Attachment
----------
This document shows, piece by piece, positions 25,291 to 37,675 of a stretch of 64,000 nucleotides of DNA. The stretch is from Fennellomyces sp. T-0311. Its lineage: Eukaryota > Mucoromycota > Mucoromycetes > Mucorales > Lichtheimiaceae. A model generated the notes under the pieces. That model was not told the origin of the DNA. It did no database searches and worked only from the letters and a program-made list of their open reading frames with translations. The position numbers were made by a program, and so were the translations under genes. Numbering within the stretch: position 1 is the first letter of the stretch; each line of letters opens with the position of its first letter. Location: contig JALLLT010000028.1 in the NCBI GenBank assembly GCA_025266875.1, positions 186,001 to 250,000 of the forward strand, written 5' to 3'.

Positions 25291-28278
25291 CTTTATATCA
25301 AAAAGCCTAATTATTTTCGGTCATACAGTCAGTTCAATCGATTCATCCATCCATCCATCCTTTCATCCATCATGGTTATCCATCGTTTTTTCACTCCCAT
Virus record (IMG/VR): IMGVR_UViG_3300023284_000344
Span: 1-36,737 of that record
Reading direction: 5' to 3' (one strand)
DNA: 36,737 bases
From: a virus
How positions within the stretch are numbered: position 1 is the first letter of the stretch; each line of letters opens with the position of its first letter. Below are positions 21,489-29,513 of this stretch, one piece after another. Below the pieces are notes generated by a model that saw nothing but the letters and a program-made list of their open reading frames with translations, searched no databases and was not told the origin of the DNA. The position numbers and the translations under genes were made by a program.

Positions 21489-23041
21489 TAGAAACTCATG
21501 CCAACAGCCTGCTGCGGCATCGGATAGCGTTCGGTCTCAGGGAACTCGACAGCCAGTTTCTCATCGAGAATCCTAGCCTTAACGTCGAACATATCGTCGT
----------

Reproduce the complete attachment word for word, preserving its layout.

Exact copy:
This document shows, piece by piece, positions 25,291 to 37,675 of a stretch of 64,000 nucleotides of DNA. The stretch is from Fennellomyces sp. T-0311. Its lineage: Eukaryota > Mucoromycota > Mucoromycetes > Mucorales > Lichtheimiaceae. A model generated the notes under the pieces. That model was not told the origin of the DNA. It did no database searches and worked only from the letters and a program-made list of their open reading frames with translations. The position numbers were made by a program, and so were the translations under genes. Numbering within the stretch: position 1 is the first letter of the stretch; each line of letters opens with the position of its first letter. Location: contig JALLLT010000028.1 in the NCBI GenBank assembly GCA_025266875.1, positions 186,001 to 250,000 of the forward strand, written 5' to 3'.

Positions 25291-28278
25291 CTTTATATCA
25301 AAAAGCCTAATTATTTTCGGTCATACAGTCAGTTCAATCGATTCATCCATCCATCCATCCTTTCATCCATCATGGTTATCCATCGTTTTTTCACTCCCAT
Virus record (IMG/VR): IMGVR_UViG_3300023284_000344
Span: 1-36,737 of that record
Reading direction: 5' to 3' (one strand)
DNA: 36,737 bases
From: a virus
How positions within the stretch are numbered: position 1 is the first letter of the stretch; each line of letters opens with the position of its first letter. Below are positions 21,489-29,513 of this stretch, one piece after another. Below the pieces are notes generated by a model that saw nothing but the letters and a program-made list of their open reading frames with translations, searched no databases and was not told the origin of the DNA. The position numbers and the translations under genes were made by a program.

Positions 21489-23041
21489 TAGAAACTCATG
21501 CCAACAGCCTGCTGCGGCATCGGATAGCGTTCGGTCTCAGGGAACTCGACAGCCAGTTTCTCATCGAGAATCCTAGCCTTAACGTCGAACATATCGTCGT